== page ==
You Can't Fly a Drone Here, Here, and Here



The Federal Aviation Administration (FAA) is in charge of regulating unmanned aerial vehicles, or drones. Sort of. Their regulations aren't totally comprehensible (when they actually exist), and a federal court has affirmed that the FAA's case-by-case judgment calls aren't actually legally binding.

This lack of clarity about what is allowed where has made flying drones—which is in many cases a glorified term for remote-controlled toys—difficult and legally tricky for a lot of people. Services ranging from a beer delivery business to a charitable search-and-rescue team have been hassled and shut down by the FAA. The administration sometimes even throws hissy fits over people filming their own weddings with drones.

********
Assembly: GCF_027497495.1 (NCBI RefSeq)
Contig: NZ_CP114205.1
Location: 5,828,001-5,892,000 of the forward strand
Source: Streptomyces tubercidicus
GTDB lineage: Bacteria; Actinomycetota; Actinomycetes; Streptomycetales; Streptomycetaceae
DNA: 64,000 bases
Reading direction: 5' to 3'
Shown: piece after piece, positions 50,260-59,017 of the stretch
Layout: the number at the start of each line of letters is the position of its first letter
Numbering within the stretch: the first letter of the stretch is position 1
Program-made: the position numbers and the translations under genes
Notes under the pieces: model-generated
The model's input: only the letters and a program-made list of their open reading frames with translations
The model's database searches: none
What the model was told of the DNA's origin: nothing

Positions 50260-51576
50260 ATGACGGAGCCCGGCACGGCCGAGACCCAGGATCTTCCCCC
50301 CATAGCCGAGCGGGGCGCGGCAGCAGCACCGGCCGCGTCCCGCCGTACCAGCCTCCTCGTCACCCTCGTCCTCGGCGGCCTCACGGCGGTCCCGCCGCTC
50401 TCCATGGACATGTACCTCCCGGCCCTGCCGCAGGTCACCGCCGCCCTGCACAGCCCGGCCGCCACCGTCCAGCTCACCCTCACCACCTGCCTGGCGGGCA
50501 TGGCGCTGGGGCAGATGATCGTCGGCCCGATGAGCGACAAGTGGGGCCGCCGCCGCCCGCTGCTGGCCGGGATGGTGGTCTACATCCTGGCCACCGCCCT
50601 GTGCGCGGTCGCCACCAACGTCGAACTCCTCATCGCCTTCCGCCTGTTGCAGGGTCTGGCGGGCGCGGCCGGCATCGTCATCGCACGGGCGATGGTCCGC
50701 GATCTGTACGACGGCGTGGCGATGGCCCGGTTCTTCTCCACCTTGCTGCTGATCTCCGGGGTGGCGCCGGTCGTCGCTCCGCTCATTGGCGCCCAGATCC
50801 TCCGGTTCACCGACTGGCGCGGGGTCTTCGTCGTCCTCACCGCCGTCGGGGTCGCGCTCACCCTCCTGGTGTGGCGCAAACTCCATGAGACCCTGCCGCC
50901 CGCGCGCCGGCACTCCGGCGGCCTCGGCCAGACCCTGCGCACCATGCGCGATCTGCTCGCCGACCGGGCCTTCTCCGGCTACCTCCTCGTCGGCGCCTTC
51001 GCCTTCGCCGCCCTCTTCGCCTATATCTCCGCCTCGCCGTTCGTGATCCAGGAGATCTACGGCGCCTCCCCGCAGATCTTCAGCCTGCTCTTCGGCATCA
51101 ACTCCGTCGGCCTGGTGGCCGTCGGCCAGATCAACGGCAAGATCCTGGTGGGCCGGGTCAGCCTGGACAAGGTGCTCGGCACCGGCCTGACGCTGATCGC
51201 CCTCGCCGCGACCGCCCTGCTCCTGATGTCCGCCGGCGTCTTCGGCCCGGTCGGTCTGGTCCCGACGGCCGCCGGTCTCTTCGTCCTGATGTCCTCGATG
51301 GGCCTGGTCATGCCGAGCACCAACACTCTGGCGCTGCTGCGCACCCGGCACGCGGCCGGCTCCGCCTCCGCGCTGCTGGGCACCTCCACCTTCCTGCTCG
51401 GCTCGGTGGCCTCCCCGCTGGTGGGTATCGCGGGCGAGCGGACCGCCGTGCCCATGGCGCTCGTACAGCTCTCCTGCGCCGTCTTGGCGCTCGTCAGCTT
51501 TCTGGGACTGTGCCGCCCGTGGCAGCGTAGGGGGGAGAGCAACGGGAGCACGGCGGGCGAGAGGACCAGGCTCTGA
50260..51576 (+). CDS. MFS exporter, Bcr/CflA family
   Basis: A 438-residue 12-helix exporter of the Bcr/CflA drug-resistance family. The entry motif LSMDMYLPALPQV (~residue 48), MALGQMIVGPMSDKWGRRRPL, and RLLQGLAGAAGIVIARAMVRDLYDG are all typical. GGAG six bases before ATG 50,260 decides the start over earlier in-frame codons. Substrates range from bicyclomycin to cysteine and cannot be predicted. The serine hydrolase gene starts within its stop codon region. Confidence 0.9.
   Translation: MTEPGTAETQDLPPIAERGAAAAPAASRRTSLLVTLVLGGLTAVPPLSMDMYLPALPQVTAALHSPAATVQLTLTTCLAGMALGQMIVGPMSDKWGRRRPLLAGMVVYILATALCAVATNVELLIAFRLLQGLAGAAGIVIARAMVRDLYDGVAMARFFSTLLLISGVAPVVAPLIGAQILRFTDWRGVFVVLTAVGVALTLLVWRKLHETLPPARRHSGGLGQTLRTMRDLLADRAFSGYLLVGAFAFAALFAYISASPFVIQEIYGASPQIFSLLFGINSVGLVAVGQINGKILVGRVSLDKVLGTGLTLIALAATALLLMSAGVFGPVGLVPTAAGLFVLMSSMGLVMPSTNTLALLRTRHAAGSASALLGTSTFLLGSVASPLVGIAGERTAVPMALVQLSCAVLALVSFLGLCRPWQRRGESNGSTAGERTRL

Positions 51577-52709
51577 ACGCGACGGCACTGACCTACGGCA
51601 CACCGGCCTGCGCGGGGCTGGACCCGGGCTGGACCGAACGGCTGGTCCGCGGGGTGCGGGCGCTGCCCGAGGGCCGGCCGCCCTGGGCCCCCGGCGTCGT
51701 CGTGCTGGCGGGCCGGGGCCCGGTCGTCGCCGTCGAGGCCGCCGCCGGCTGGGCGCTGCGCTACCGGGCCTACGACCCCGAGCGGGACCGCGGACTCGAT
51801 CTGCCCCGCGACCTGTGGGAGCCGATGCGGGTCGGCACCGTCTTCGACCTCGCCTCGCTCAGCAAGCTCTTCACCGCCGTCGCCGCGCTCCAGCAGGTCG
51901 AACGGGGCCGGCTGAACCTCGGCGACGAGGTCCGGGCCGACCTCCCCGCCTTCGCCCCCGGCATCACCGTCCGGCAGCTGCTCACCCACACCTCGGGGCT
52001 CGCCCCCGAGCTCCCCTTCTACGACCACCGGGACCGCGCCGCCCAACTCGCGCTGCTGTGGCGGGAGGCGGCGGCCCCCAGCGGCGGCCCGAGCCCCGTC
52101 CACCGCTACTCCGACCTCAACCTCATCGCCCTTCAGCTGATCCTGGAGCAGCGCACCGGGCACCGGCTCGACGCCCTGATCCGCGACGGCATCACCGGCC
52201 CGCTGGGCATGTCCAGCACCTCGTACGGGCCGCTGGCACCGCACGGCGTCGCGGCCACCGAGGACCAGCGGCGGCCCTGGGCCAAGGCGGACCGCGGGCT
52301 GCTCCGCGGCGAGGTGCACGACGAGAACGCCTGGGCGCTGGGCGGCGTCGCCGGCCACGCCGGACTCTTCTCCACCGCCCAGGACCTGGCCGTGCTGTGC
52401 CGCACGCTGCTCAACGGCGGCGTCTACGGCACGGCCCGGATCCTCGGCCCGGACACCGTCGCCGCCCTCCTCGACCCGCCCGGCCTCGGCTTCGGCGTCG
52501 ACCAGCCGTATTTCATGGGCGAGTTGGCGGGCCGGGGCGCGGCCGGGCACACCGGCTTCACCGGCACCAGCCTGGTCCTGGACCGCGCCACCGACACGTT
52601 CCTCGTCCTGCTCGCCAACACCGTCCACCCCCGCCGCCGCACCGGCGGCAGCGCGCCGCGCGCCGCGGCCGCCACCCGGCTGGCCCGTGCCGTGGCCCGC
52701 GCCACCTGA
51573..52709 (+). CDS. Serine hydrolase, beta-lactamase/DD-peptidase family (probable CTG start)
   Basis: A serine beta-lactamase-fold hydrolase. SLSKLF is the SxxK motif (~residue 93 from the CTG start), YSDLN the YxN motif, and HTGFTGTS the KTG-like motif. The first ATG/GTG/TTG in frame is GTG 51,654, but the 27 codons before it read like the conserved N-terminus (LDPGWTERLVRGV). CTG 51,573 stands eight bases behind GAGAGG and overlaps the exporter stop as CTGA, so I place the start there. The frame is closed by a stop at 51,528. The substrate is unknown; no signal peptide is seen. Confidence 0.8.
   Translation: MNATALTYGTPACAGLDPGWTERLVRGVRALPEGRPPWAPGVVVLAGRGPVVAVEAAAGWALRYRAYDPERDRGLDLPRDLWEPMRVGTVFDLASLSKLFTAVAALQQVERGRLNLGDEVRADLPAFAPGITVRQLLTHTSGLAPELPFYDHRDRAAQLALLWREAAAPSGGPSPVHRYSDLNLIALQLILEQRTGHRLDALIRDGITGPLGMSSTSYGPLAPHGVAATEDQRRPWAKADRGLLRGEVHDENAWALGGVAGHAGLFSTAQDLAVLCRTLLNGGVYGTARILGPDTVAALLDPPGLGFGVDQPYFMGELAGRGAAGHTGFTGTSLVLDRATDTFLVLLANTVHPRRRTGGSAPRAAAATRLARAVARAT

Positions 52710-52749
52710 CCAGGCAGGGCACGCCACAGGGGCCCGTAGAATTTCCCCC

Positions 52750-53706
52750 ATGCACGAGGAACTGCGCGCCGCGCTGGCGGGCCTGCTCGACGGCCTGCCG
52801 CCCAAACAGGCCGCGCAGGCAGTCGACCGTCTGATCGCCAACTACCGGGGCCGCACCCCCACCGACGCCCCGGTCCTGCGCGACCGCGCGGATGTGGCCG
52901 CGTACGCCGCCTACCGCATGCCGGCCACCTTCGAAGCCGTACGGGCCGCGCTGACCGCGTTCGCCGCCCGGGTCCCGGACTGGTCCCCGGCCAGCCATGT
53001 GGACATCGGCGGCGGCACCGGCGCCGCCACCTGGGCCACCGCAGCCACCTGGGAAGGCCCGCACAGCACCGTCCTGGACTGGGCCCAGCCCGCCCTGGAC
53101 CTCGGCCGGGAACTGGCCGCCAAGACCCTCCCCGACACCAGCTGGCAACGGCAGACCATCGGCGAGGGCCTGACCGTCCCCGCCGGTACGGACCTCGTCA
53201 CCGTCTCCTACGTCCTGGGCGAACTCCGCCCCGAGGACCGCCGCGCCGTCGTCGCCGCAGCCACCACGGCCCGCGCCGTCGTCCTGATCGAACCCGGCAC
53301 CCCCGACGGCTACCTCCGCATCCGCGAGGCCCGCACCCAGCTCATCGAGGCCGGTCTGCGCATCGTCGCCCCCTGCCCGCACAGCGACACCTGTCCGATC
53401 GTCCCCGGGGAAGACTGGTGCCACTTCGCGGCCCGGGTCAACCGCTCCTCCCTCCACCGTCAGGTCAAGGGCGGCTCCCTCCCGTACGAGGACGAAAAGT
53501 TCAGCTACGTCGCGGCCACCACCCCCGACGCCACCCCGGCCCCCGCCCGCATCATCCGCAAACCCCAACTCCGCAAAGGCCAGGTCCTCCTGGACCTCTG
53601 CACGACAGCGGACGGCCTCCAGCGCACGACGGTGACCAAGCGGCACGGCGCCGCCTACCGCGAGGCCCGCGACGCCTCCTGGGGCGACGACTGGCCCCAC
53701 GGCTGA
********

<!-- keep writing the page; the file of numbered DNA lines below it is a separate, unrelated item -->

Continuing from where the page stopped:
Bobby Sudekum, a data analyst and engineer for the mapmaking site MapBox, can't cure FAA ineptitude and pettiness, but as consumer sales of drones continue to grow he is trying "to help people find safe places to fly." To do so, he created the above map and published it this week. Click on it, and it will lead you to an interactive version on which you can zoom and see more precise locations.

He explains that this map is "just a start" and that anyone can submit information about more no-fly spots. So far, the off-limits areas marked are only national parks, military bases, and 5-mile radii around medium and large airports. Wired points out that "you'll see on the map … that there isn't a no-fly area over Berkeley Lab," which is a secure national laboratory. "Similarly, there is no zone marked around Lawrence Livermore National Laboratory, one of the country's two nuclear weapons labs."